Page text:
On view in the Israel Museum’s Billy Rose Art Garden through September 5, the 720° installation, designed by internationally renowned Israeli artist, architect, and designer Ron Arad, is of monumental proportions. Composed of 5,600 silicon rods suspended from a height of eight meters to form a perfect circle 25 meters in diameter, the silicon cords serve as an empty digital canvas on which works by prominent video artists from Israel and around the world – among them Mat Collishaw, Ori Gersht, Christian Marclay, and David Shrigley – are being screened each evening. Above is a time lapse video of the installation courtesy of Ram Matz, Jerusalem Season of Culture. For more information, please visit here.
Designed by MUS Architects…, their proposal for the Tokyo Fashion Museum was recently named the winner of the World Architecture Awards 20+10+X. The whole structure of the building, from the entry yard to the top of the tower has
Invited by David Chipperfield, director of the 2012 Venice Architecture Biennale, FAT has contributed an exhibition to the Arsenale titled The Museum of Copying. Responding to the curator’s theme of “Common Ground”, The Museum of Copying explores the idea of the copy in architecture as an important, positive and often surreal phenomenon. The exhibit will be centered around FAT’s installation, “The Villa Rotunda Redux” – a five meter high facsimile of Palladio’s Villa Rotunda that explores the Villa as both a subject and object of architectural copying.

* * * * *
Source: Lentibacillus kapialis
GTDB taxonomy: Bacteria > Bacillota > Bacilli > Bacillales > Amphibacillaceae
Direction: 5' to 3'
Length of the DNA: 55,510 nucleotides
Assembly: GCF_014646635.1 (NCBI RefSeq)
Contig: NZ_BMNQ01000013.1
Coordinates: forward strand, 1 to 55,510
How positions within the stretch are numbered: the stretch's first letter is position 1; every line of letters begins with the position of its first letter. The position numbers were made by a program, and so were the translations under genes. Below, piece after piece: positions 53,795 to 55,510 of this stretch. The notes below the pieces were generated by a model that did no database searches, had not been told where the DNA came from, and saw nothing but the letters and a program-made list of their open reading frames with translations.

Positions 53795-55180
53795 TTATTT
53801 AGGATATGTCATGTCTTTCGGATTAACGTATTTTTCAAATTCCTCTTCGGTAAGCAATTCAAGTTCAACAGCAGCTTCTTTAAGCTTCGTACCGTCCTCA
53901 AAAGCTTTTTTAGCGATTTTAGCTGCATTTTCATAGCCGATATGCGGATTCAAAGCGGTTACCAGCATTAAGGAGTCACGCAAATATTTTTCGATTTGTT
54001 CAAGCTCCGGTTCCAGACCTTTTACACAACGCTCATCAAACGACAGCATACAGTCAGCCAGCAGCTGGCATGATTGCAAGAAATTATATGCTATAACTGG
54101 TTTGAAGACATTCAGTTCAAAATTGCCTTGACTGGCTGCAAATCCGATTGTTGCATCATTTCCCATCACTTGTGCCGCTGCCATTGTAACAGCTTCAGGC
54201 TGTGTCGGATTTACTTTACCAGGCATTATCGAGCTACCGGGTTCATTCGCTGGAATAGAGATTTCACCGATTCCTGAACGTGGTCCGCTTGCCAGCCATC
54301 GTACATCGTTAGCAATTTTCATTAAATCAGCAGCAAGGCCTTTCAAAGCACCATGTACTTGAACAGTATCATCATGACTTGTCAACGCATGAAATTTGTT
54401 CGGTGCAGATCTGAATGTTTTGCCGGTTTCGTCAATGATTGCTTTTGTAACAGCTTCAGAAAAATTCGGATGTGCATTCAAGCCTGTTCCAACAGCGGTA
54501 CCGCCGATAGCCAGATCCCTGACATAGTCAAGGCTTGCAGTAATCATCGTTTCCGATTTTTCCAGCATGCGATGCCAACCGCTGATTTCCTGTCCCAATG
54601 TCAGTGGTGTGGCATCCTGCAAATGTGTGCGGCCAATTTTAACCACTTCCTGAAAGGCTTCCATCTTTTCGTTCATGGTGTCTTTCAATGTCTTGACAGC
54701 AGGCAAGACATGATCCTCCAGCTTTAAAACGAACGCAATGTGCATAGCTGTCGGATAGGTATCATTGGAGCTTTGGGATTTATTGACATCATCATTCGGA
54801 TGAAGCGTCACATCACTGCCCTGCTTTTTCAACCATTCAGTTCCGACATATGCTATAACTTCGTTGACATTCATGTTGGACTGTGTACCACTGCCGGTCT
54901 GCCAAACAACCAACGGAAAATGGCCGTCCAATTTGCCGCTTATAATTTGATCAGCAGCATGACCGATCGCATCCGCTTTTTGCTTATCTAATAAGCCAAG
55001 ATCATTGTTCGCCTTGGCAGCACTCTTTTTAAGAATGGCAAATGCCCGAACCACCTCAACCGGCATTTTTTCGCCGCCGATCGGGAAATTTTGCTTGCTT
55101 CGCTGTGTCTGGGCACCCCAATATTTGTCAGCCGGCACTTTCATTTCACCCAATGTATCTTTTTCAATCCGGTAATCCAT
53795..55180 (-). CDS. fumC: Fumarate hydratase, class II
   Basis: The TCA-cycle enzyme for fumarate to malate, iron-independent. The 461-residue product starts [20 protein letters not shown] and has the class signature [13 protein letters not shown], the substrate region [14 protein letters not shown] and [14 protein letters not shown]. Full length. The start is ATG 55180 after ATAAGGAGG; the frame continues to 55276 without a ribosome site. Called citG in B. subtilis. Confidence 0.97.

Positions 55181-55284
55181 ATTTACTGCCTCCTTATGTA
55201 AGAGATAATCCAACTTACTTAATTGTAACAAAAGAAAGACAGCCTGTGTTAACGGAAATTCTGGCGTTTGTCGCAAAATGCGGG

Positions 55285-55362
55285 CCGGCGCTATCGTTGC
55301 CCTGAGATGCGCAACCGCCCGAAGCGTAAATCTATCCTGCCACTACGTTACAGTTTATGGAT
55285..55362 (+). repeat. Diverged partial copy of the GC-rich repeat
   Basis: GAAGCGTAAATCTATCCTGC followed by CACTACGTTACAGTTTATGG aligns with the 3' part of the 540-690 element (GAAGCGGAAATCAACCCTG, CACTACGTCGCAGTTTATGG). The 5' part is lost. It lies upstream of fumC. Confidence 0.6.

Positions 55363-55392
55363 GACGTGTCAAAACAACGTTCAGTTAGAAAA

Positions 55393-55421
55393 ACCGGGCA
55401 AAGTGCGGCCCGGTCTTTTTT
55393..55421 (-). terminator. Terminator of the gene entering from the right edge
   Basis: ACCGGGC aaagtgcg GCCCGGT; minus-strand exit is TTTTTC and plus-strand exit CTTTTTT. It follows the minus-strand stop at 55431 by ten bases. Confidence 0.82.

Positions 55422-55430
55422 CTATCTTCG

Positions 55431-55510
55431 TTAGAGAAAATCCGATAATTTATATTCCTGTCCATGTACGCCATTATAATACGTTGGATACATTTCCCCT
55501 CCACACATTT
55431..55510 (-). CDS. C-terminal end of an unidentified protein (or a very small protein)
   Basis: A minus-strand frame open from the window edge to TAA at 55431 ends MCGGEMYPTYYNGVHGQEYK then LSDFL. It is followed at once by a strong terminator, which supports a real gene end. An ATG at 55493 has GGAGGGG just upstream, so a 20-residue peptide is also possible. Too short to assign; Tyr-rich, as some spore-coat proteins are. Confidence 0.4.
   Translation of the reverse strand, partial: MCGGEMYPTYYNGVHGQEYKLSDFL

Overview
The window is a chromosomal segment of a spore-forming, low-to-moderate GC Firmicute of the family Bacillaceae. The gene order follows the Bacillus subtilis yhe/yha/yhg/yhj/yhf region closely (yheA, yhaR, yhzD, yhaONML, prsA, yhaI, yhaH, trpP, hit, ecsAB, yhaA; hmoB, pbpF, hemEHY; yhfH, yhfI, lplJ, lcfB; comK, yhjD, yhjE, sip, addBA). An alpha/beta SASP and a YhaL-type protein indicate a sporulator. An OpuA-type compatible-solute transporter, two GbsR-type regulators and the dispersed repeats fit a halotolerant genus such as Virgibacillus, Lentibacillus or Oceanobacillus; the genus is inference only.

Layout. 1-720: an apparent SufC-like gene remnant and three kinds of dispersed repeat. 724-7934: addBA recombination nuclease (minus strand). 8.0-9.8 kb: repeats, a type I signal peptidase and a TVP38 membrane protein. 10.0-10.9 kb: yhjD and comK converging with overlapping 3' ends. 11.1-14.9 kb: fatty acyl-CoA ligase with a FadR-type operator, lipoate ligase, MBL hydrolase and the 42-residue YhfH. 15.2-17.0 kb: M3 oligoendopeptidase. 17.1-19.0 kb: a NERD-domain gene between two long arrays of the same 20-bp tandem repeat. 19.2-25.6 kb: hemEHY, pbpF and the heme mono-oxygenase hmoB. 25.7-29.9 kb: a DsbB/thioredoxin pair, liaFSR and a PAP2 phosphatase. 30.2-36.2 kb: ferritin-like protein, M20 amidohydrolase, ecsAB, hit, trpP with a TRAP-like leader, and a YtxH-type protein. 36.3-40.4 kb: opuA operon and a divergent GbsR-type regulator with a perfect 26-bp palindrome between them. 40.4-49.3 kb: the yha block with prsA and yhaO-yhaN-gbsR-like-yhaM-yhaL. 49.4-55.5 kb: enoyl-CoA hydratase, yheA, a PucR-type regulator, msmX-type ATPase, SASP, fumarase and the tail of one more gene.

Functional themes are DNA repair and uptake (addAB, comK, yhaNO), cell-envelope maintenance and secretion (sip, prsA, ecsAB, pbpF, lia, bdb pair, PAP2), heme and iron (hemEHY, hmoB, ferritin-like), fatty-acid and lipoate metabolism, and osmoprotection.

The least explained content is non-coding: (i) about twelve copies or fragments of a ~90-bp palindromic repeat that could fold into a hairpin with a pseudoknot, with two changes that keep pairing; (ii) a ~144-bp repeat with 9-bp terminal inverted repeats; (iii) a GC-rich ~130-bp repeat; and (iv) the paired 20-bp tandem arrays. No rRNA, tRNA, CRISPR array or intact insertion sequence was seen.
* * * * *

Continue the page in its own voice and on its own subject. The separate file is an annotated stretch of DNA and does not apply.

Sam Jacob, a director of FAT said: “There is a history of copies of the Villa Rotunda that have been important staging posts for architectural culture. We hope to extend this history and explore how copying something is, strangely, a way of inventing new forms of architecture. It also seems sweet to return a bastardised form of the Villa to its original home in the Venito.”
Alongside this, the London-based practice will also present San Rocco’s “The Book of Copies”, an investigative look into four architectural doppelgängers (remember this fake Austrian village in China?) , and Ines Weizman’s “Repeat Yourself”. Continue after the break to learn more.
The Estonian exhibition for the 2012 Venice Architecture Biennale investigates the relationship between time and space by discovering how venues once important have been abandoned and how these tendencies may carry on today and in the future. The exhibition poses a question as its title: “How long is the life of a building?”. The answer is sought based on the example of Linnahall – a dignified Modernist legacy in the heart of Tallinn that only a few decades ago was a renowned and requisite construction, yet is closed today. What’s happening to Linnahall speaks volumes in a more general context as well – similar tendencies are becoming prominent everywhere in the world where multitudes of architectural masterpieces less than 50 years old stand unused.
Continue after the break to learn more.
The staircase for dogs, by 07BEACH, was part of the design method for this simple house in Vietnam. The architects envisioned not just a comfortable place to live, but a space where daily life will be more fun than usual. Therefore, as a unique design feature, the house represents the client’s affection for their two dogs. More images of the project after the break.
Open to architects and landscape architects all over the world, as well as individuals and teams, the Bauwelt Prize 2013 applies to all categories of “First Work” – from the interior design of shops and stores to prototypal constructions, from…